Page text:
I hate planning lunches. I think that's the worst part of menu planning, trying to think of 14 lunches! I guess that's why our lunches are so repetitive. I find a few that work and we just keep having those. It's also hard with Colin farming. Lunch can't be too light, even in this heat we have to have something sturdy enough to see Daddy through to 3 or till supper.
Now supper is another story. I love to cook supper, especially when I can do a roast. Even my Mother-in-law says I cook a roast supper better than anyone she knows. She even likes my turkey -she doesn't really care for any one else's turkey, even her own.
Today we had a break in the humidity so I went ahead with the menu plan to cook one of my big local chickens. I forgot to roast the garlic this morning so it's just going to be regular roast chicken and dressing. I love nothing better than to have a dinner party or family event, then I have a good excuse to put a big beautiful roast of beef or pork in the oven. Add to that some easy sides that don't need much attention and I'm all set to enjoy our company.
I don't believe in 30 Minute Meals, who would want to spend that much time making supper. Just throw a roast in the oven, baste it once or twice (or not), then make a couple of sides before it's done. I don't understand why you would want all that fuss and bustle just to make supper!
I love to buy our meat locally. I do it as often as we can afford. Sometimes I have to buy the cheaper Canadian beef at the store -but I make sure I buy Canadian beef, most of the meat at grocery stores is American. No offense to my US readers, but your farmers are allowed to use a lot more 'stuff' when raising meat animals than Canadian farmers and I try to keep my money in the country when I can't keep it in the county.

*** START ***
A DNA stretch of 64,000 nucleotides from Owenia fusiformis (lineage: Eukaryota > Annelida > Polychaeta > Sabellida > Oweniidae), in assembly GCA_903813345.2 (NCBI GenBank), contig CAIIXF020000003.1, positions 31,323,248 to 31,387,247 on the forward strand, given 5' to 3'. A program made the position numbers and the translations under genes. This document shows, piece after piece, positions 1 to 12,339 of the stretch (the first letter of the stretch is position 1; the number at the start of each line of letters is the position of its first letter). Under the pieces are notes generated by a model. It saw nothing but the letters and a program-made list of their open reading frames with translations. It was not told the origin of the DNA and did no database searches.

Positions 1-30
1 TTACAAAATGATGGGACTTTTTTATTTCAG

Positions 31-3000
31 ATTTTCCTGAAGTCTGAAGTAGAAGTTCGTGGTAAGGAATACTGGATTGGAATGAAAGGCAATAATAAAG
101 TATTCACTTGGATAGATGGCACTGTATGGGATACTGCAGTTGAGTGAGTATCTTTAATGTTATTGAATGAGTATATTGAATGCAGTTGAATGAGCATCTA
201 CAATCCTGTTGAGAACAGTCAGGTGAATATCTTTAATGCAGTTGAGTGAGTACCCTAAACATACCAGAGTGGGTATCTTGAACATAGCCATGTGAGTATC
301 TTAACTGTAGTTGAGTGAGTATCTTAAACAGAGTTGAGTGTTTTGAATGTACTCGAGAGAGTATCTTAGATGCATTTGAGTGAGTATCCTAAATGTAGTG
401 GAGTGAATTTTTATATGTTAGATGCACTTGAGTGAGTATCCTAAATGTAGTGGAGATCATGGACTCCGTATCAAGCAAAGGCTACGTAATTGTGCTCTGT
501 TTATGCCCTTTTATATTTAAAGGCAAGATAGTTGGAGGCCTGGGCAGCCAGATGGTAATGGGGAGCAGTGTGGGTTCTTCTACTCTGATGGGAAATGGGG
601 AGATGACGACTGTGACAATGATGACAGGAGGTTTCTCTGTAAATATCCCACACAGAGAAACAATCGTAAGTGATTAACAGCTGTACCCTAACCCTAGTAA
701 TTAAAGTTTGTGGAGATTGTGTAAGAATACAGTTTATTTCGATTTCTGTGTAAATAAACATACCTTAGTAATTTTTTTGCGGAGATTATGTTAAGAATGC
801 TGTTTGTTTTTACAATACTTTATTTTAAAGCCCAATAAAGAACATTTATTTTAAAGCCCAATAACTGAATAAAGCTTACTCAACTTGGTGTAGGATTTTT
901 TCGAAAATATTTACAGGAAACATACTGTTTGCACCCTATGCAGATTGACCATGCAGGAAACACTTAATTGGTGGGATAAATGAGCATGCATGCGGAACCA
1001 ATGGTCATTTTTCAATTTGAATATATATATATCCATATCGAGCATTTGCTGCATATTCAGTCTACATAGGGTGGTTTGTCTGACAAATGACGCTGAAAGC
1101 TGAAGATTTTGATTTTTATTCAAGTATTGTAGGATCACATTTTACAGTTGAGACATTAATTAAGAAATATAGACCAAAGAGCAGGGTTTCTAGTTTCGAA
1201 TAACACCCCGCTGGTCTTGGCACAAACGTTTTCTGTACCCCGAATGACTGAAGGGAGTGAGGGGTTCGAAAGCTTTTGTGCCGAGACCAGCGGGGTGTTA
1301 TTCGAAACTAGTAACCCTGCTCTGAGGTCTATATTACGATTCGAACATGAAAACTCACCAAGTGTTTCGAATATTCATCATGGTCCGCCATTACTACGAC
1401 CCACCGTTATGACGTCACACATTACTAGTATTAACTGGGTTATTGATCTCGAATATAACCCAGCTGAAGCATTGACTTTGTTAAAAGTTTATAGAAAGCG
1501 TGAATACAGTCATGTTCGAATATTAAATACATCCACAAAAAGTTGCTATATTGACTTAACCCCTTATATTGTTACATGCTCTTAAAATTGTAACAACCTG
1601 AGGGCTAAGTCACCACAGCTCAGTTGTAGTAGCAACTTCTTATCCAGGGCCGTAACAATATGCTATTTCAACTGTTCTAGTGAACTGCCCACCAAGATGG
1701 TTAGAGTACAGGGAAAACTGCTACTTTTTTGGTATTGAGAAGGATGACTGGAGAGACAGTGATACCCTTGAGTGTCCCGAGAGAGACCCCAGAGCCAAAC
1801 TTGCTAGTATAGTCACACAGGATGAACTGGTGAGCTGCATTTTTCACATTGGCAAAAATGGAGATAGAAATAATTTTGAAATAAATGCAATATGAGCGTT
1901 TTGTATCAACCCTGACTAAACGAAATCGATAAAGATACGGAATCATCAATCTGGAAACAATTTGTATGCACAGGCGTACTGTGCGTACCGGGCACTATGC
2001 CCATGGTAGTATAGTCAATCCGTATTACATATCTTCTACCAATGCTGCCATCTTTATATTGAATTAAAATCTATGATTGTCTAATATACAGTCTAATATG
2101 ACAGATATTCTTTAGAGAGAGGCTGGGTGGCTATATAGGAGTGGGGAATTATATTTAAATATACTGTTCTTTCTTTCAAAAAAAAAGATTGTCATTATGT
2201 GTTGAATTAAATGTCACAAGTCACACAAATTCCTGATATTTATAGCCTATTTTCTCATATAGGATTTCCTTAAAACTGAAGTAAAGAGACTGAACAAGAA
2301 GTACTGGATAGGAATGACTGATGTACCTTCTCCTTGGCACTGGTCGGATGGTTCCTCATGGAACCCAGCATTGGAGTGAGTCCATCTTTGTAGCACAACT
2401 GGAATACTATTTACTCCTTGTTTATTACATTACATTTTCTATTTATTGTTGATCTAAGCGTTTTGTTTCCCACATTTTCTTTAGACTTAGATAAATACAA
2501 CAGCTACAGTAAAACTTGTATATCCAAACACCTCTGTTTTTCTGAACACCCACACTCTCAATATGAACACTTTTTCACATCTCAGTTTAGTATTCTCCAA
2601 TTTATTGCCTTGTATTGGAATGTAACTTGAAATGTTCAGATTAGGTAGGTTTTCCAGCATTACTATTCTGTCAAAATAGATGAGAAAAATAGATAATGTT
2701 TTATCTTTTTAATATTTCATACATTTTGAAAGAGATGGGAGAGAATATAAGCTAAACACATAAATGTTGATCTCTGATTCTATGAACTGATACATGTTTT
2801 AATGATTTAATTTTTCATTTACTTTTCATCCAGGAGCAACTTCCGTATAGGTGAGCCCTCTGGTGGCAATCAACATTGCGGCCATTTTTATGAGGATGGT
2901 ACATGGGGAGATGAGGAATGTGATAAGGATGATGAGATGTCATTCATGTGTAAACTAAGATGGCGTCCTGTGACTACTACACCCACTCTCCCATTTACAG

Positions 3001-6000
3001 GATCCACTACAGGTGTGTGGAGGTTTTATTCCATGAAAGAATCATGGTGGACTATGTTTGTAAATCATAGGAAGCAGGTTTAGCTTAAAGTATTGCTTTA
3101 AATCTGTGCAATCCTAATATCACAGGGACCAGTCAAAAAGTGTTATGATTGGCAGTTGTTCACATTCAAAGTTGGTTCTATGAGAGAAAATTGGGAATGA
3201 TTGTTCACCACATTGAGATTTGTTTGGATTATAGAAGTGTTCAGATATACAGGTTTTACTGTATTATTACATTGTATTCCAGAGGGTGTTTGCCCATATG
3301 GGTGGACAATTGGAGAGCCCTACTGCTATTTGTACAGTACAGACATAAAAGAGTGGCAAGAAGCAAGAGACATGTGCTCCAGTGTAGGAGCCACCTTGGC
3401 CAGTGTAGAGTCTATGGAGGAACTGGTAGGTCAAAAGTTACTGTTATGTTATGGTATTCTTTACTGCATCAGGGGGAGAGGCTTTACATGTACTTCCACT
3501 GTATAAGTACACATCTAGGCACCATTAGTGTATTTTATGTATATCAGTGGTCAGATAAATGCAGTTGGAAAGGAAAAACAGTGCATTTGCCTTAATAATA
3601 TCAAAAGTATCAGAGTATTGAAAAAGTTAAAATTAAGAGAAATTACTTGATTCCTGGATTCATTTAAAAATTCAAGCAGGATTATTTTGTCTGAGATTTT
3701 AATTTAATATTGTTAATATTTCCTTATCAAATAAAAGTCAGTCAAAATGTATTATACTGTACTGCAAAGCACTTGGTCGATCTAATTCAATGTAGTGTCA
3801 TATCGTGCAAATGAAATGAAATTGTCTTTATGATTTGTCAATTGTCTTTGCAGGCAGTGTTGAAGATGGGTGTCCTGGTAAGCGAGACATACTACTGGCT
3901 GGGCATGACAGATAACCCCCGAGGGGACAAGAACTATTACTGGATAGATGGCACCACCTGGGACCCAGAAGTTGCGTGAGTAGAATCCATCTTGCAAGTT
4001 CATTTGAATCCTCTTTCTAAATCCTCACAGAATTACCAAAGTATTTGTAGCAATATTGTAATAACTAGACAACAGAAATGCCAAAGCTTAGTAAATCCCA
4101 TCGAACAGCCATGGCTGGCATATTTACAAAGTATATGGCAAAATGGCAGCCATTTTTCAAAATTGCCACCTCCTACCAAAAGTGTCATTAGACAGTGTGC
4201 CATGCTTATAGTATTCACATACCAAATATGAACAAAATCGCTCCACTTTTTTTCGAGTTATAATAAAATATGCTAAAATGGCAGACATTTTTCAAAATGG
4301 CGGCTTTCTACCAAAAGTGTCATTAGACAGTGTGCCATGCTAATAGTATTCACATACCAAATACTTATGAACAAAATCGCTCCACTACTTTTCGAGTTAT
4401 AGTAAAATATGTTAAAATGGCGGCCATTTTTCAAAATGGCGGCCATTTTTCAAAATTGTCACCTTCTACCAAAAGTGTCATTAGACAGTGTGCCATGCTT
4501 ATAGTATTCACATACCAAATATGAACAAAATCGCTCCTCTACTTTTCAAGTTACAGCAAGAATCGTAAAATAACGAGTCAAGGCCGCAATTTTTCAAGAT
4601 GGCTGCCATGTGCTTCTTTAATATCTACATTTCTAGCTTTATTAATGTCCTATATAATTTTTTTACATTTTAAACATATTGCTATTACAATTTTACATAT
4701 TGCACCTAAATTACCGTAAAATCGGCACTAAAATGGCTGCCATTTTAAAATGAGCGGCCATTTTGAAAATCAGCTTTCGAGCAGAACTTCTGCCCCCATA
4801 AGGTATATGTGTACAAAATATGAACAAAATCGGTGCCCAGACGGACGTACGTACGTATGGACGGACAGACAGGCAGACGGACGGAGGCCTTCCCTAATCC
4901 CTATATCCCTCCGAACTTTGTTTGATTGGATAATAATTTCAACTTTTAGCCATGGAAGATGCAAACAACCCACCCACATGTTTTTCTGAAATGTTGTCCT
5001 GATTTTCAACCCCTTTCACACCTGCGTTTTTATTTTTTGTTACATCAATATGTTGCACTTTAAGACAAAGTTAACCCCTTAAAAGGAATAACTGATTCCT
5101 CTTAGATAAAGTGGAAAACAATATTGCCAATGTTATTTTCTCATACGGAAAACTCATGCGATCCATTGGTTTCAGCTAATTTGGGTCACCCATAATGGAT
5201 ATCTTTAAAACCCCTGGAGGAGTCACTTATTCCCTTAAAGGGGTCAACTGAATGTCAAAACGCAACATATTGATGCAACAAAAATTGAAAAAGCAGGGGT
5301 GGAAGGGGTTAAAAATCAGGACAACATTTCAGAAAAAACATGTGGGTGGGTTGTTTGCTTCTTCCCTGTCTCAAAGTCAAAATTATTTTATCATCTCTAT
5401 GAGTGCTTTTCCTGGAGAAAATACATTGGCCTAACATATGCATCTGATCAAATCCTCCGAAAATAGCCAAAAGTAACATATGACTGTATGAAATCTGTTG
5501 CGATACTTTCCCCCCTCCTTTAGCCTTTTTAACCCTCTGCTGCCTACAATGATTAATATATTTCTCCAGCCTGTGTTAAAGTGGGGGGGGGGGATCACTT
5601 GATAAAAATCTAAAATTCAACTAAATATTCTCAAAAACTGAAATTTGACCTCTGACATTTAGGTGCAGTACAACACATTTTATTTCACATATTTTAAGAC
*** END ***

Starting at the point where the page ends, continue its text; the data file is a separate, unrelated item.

We were thinking of raising meat birds this year, many of our pork customers have been asking. But Colin got so busy this spring he didn't get a chance to build a suitable spot. We don't have any 'extra' outbuildings, so a coop would be all new construction. I lucked out and found a friend was raising meat birds and so will get my new supply from Lynn. I don't know why, but local chickens cook so much quicker than store-bought. I know part of the reason is my gas stove, the heat is much more even.
Oh yeah, you do know what to do with the carcass of your chicken, right? Turn it into the most delicious chicken stock ever. Just stuff the bones, skin, fat, any bits leftover from carving into a large crock pot. I'll throw in some onions and other vegetables if I have any handy. Fill to the brim with water and turn it on and let it run overnight. Boy does the house smell good in the morning. Sometimes I will even run the crock pot for a second cycle. Does that ever bring out the flavour. Strain the broth and put in Ziploc baggies for future use.